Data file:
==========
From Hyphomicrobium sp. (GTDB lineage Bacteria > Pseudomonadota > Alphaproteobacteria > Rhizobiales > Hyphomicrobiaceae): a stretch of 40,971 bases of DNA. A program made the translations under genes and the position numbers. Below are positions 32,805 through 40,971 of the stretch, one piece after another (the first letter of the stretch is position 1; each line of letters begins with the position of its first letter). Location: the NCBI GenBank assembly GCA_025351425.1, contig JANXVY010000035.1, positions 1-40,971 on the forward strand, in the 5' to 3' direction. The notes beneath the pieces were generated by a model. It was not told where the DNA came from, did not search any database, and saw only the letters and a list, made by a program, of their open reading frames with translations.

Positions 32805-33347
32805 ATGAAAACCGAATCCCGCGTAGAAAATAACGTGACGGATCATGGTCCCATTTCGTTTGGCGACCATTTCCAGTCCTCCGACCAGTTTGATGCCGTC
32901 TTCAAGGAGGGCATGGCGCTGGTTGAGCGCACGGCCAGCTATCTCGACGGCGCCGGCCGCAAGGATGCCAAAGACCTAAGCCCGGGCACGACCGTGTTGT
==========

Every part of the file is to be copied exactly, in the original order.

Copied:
From Hyphomicrobium sp. (GTDB lineage Bacteria > Pseudomonadota > Alphaproteobacteria > Rhizobiales > Hyphomicrobiaceae): a stretch of 40,971 bases of DNA. A program made the translations under genes and the position numbers. Below are positions 32,805 through 40,971 of the stretch, one piece after another (the first letter of the stretch is position 1; each line of letters begins with the position of its first letter). Location: the NCBI GenBank assembly GCA_025351425.1, contig JANXVY010000035.1, positions 1-40,971 on the forward strand, in the 5' to 3' direction. The notes beneath the pieces were generated by a model. It was not told where the DNA came from, did not search any database, and saw only the letters and a list, made by a program, of their open reading frames with translations.

Positions 32805-33347
32805 ATGAAAACCGAATCCCGCGTAGAAAATAACGTGACGGATCATGGTCCCATTTCGTTTGGCGACCATTTCCAGTCCTCCGACCAGTTTGATGCCGTC
32901 TTCAAGGAGGGCATGGCGCTGGTTGAGCGCACGGCCAGCTATCTCGACGGCGCCGGCCGCAAGGATGCCAAAGACCTAAGCCCGGGCACGACCGTGTTGT